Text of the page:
Women With PCOS May be at a Greater Risk of Developing Osteoarthritis

Lana Dykes
Lana Dykes

Lana Dykes is the Editor of Rheumatology Network. She is an experienced editor and technical writer with a demonstrated history of working in the banking and publishing industries. She enjoys cooking, yoga, and drawing.

Women with polycystic ovary syndrome (PCOS) are more likely to suffer from knee-related symptoms and impaired activities of daily living, indicating a possible link between hyperandrogenism and early clinical osteoarthritis.

Patients with polycystic ovary syndrome (PCOS) reported more knee-related symptoms and impaired activities of daily living (ADL) when compared with a control group, which may indicate a link between hyperandrogenism and early clinical osteoarthritis (OA), according to a study published in Springer.1 Investigators also noted a greater knee femoral cartilage thickness in patients with PCOS and that while lower levels of serum cartilage oligomeric matrix protein (sCOMP) may be inherent to a PCOS diagnosis, sCOMP levels were not significantly different between both groups.

OA, the most prevalent chronic joint disease, and PCOS are both associated with cardiovascular events and metabolic syndrome. The lipid, metabolic, and humoral factors greatly impact pathogenesis, onset and progression. Additionally, both conditions are known to be the result of systemic and local factors.

“Observational and interventional studies have shown that OA onset and progression in women is significantly affected by sex hormones and this has led to the introduction of the term ‘hormone-dependent’ osteoarthritis,” stated investigators. “This statement is supported by the fact that, in 64% of women with OA of the knee joint, symptoms begin within the first 5 years after menopause.”

In this cross-sectional, observational study, 54 patients with PCOS were compared with 26 age- and body mass index (BMI)-matched controls. The study was approved by the local ethics committee of the Medical University–Sofia. Investigators chose to only include phenotype A, B, and C, as clinical and/or biochemical hyperandrogenism is a required characteristic. Information about medical history, self-reported measures, sCOMP measurements, laboratory tests, and results of a clinical examination was collected. Participants were excluded for a number of factors, including preexisting inflammatory or autoimmune rheumatic disease, current pregnancy, or pulmonary disease or/and endocrine disorder diagnosis.

BMI, waist circumference (WC), hip circumference (HC), and waist-to-hip ratio (WHR) information was collected. Participants also filled out a Knee Injury and Osteoarthritis Outcome Score (KOOS). Investigators analyzed knee-related pain, quality of life (QoL), ADL, symptoms, and sport function in both groups.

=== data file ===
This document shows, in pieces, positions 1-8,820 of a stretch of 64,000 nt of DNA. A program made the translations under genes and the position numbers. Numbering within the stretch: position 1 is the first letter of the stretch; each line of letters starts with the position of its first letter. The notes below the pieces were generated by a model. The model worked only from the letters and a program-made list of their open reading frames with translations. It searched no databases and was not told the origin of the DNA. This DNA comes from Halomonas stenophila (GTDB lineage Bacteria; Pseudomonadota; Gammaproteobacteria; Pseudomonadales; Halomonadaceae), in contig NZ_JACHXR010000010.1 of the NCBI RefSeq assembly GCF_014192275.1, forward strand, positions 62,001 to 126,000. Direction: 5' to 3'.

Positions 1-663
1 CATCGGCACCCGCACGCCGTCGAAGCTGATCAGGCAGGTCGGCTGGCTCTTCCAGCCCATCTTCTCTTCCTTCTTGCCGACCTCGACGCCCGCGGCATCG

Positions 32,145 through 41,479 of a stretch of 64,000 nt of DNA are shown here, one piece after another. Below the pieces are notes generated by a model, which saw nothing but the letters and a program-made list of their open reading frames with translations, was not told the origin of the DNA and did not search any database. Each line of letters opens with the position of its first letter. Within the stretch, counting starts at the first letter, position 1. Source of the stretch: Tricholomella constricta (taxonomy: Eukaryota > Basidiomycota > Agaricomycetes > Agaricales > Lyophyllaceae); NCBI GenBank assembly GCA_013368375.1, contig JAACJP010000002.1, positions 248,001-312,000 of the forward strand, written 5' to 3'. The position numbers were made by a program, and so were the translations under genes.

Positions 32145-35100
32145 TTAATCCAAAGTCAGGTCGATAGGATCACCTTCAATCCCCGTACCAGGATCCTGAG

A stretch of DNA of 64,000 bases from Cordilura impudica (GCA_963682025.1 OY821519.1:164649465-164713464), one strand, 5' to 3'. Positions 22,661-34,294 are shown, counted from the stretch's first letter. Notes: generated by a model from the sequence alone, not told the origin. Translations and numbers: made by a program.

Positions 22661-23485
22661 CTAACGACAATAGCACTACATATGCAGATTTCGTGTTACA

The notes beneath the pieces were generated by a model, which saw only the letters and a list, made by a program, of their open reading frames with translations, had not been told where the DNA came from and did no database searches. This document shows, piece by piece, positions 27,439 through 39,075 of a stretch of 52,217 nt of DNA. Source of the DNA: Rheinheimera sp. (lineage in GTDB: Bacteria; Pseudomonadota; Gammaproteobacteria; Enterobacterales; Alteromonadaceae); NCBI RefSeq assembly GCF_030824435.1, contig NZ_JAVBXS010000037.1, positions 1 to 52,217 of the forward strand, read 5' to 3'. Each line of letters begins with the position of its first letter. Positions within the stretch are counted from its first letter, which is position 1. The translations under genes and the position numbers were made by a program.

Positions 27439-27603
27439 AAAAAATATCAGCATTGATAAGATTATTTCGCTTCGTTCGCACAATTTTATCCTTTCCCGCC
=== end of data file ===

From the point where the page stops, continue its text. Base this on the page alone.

Blood samples were taken during the menstrual cycle which measured for fasting plasma glucose (FPG), serum immunoreactive insulin (IRI), total testosterone, dehydroepiandrosterone sulfate (DHEAS), androstenedione, sex hormone-binding globulin (SHBG), luteinizing hormone (LH), follicle-stimulating hormone (FSH), estradiol. The free androgen index (FAI) was then calculated. Clinical features, increased levels of androgens (total testosterone [≥ 1.6nmol/l]), and FAI (≥ 5) determined the presence of hyperandrogenism.

The thickness of the femoral cartilage was scanned in 41 patients with PCOS and 15 participants from the control cohort.

Results indicated that patients with PCOS had more knee-related symptoms (p = 0.035) and impaired ADL (p = 0.001) when compared with the control group. Additionally, the cartilage thickness was significantly greater in the randomly selected patients in the PCOS cohort when compared with the control group. Patients with PCOS had higher levels of testosterone, DHEAS, androstenedione (all p < 0.001), FAI (p = 0.002), and an elevated LH/FSH ratio (p = 0.035). COMP had a negative correlation with testosterone levels (p = 0.029, r =− 0.297) in the PCOS group, which remained after controlling for BMI.

KOOS scores for knee pain, QoL, and sport function were similar in both groups, however, the PCOS group indicated more severe knee-related symptoms and impaired ADL.

Limitations included the small sample size, cross-sectional, and exploratory design of the study, intended to lead into more large-scale prospective studies. Additionally, cartilage thickness was only assessed in randomly selected patients. Investigators excluded patients with inflammatory and autoimmune rheumatic comorbidities as well as pulmonary diseases that are associated with higher sCOMP levels in order to avoid confusion with knee osteoarthritis (KOA) indication. Lastly, localizations of joint symptoms were not accounted for.

“Young women with PCOS may experience more prominent knee-related symptoms and more impaired ADL than age- and BMI-matched controls. PCOS patients have greater cartilage thickness of the femoral condyles in comparison to age- and BMI-matched controls,” concluded investigators. “Lower serum levels of COMP, a biomarker of cartilage turnover, could be inherent to PCOS patients with higher testosterone levels.”

Reference:

Kabakchieva P, Georgiev T, Gateva A, Hristova J, Kamenov Z. Polycystic ovary syndrome and (pre)osteoarthritis: assessing the link between hyperandrogenism in young women and cartilage oligomeric matrix protein as a marker of cartilage breakdown [published online ahead of print, 2021 May 4]. Clin Rheumatol. 2021;10.1007/s10067-021-05753-0. doi:10.1007/s10067-021-05753-0